Fisk D, 2012, Foreword, Computer Modelling for Sustainable Urban Design: Physical Principles, Methods and Applications, Pages: xi-xii, ISBN: 9781849775403
Fisk DJ, 2012, Energizing Sustainable Cities
Keirstead J, Shah N, 2012, Urban Energy Systems Planning, Design and Implementation, Energizing Sustainable Cities: Assessing Urban Energy, Editors: Grubler, Fisk, London, Publisher: Routledge/Earthscan, Pages: 155-162
Fisk DJ, 2011, Thermodynamics on Main Street: When entropy really counts in economics, Ecological Economics, Vol: 70, Pages: 1931-1936
Jennings MG, Fisk DJ, Shah N, 2011, Optimal scheduling of low carbon investment decisions for a social housing refurbishment case study, Proceedings of the 24th International Conference on Efficiency, Cost, Optimization, Simulation and Environmental Impact of Energy Systems, ECOS 2011, Pages: 2023-2035
In recent years there has been an escalation in academic interest in making cities more sustainable, particularly through the refurbishment of buildings and heating networks. To answer the question of what is the optimal order in which neighbourhood scale interventions should be made, this study has been carried out to determine the optimized plan for low carbon investments in existing assets. First, a model has been constructed in the form of traditional mixed integer linear programming (MILP) using the resource-technology network (RTN) framework. This model is a multi-period spatially and temporally explicit case study over a period of twenty years of four neighbourhoods comprising more than 1,300 people. The main equations which have been extended include a resource balance and technology asset balance for the group of terraced houses in the neighbourhood. The neighbourhood is divided up into four nodes of interest. Each node has associated parameters for daily/seasonal heat and electricity demand and also 'year 1' initialised incumbent technologies. Annual investment decisions have been determined by both minimum and maximum annual budgetary constraints. The decision variables can be investments in more efficient technologies or improvements in thermal envelopes of buildings. The application of MILP optimizers to the refurbishment strategy of a neighbourhood scheme, as presented in this study, is a novel approach, as typically heuristics are used for refurbishment models on a similar scale. Specifically, MILP allows a number of exclusivity and inclusive decision functions to be formulated, such as the dependence of district heating networks on the investment in a discrete community scale CHP plant. Results from this model suggest that it is better for scheme managers to invest in demand side interventions before replacing current technologies when minimizing emissions towards a exogenous emissions trajectory. This study also indicates that there is value-added b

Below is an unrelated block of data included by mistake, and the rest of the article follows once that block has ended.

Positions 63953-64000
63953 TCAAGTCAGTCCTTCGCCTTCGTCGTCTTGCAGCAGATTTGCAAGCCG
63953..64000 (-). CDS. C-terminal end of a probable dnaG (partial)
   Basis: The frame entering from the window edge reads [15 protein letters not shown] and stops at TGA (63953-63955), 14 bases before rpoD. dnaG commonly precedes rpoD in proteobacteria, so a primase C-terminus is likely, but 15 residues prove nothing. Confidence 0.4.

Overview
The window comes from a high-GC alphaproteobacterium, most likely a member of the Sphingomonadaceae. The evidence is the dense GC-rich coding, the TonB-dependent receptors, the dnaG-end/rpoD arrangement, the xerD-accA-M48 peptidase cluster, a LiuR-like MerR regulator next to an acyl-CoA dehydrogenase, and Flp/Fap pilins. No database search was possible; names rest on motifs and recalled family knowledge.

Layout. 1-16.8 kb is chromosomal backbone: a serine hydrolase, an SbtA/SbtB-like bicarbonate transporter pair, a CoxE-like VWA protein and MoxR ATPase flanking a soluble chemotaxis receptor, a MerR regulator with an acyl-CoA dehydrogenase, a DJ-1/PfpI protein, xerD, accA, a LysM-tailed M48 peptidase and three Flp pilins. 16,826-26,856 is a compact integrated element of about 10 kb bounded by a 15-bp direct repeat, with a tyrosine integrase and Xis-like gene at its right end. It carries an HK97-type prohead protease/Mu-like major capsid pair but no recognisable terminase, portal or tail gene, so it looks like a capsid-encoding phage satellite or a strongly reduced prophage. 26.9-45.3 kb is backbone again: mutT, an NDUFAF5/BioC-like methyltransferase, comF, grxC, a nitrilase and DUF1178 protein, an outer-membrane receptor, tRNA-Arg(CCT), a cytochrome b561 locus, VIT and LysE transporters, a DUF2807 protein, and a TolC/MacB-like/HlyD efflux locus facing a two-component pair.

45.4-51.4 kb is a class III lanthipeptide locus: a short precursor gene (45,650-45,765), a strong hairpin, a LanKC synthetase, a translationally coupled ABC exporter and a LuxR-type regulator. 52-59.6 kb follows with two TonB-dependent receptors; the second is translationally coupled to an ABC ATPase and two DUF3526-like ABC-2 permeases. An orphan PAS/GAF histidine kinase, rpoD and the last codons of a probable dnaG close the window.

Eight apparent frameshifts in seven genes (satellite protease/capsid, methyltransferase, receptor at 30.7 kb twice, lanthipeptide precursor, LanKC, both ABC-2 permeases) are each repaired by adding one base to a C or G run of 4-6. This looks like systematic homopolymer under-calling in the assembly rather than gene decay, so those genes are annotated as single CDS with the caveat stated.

Fisk D, 2010, Economic growth: a gross measure, NATURE, Vol: 468, Pages: 1041-1041, ISSN: 0028-0836
Fisk DJ, 2010, The 2008 financial collapse: Lessons for engineering failure, Engineering Failure Analysis
Keirstead J, Samsatli N, Shah N, et al., 2010, The implications of CHP planning restrictions on the efficiency of urban energy systems, Proceedings of the 23rd International Conference on Efficiency, Cost, Optimization, Simulation, and Environmental Impact of Energy Systems, ECOS 2010, Vol: 3, Pages: 167-174
Cities account for approximately two-thirds of global primary energy consumption and have large heat and power demands. Combined heat and power (CHP) systems offer significant efficiency gains and emissions reductions, but they can have high upfront investment costs and create nuisance pollution within the urban environment. Urban planners therefore need to understand the tradeoffs between limitations on CHP plant-size and the performance of the energy system. This paper uses a mixed-integer linear programming model to evaluate energy system designs under a range of scenarios. The results suggest that cost penalties of up to 10% and energy-efficiency penalties of up to 60% may be implied by restrictions on maximum CHP plant size.
This data is extracted from the Web of Science and reproduced under a licence from Thomson Reuters. You may not copy or re-distribute this data in whole or in part without the written consent of the Science business of Thomson Reuters.